Sometimes there doesn't seem to be any solution but to get rid of the person.
posted by zompist at 3:39 AM on June 10, 2009


I've had problems in the past with my nearest geographical colleague who's underperformance has impacted to the extent I've had to find ways of working around her.

I currently manage a team of six, including two people in opposite corners of the country who I've actually never met. Obviously, your quote above about working around the underperformer won't fly as a manager, so let's boil why it won't down to it's core:

Your potential employees are your organization's investment, and it's your job to get a return on that investment, or provide an alternative solution.

The most valuable advice I ever received when I transitioned from worker bee to person of responsibility was to protect your P&L at all costs. For me, my profitability has a direct tie to how efficient and effective my team is at executing their roles. If I were in your shoes, I would work on being able to articulate to these higher-ups how you anticipate protecting that P&L, maximizing profitability, and how you're going to use the tools in your toolbox (or fewer tools at a lower cost) to get there.

In my scenario, I found it helpful to think through how your operational activities fit in to a larger philosophical picture, and then to deconstruct/rebuild those ideas in some different ways to turn your ability to be flexible into more of a set of process controls that are built with an 80/20 standard/flexible sort of model.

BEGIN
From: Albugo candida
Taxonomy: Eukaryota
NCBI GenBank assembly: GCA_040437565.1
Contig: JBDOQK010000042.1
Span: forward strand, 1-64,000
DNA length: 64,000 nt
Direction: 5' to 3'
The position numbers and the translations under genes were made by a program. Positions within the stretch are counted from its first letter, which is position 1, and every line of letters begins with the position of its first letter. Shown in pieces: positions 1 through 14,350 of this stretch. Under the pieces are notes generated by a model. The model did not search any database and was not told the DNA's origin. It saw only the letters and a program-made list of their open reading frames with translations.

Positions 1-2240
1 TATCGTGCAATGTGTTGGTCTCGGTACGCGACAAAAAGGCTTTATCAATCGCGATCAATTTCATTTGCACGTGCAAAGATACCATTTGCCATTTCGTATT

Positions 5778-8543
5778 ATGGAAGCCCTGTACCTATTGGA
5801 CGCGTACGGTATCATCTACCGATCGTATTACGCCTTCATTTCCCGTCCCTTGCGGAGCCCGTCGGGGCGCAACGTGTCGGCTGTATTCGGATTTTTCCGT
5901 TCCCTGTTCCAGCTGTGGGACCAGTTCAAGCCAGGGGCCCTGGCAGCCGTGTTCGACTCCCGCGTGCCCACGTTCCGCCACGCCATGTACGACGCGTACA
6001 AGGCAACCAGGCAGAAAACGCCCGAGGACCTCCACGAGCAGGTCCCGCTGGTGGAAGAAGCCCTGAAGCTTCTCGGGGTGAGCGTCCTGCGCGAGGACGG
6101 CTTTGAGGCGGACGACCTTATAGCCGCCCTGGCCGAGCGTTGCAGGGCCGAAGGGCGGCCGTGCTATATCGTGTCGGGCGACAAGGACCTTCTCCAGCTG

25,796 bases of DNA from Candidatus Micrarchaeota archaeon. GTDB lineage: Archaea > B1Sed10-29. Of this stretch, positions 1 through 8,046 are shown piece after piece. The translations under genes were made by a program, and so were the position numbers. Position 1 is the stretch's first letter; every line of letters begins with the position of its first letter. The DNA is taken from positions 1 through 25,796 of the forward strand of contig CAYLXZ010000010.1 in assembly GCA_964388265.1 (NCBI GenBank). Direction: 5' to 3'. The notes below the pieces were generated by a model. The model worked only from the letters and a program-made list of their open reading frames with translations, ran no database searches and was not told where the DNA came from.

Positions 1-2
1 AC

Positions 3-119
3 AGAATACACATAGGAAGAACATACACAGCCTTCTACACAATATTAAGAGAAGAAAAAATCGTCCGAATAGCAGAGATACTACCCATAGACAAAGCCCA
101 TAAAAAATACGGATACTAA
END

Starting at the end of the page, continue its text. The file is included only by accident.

I'm essentially responsible for taking a very specific piece of a company's spend, centralizing it to my office and standardizing the way we do it. In my world, the operational activity is executing the purchasing transaction as a middleman, but where that fits into a larger philosophy is that our activities as a middleman collectively "create a commodity purchase experience in a non-commodity channel."

For me, it was taking that larger idea and reframing operational activities against that, rather than an abstract notion of "how can we do our jobs better?" that allowed me to sing the tune in the interview that the higher-ups wanted to hear.

So what does this mean for an underperformer? It means that your ideas, for which you'll have built the right high-level support, become the operational playbook - 80%+ standardized to your expectations. You'll have to find some way to put identifiable/trackable metrics in place that allow you to identify who's executing to your expectations and who's not. With these metrics, you can note that building an underperformer into a satisfactory player is about identifying the gaps, clearly restating those expectations to the employee, and setting a benchmark and a deadline for when you need that goal reached.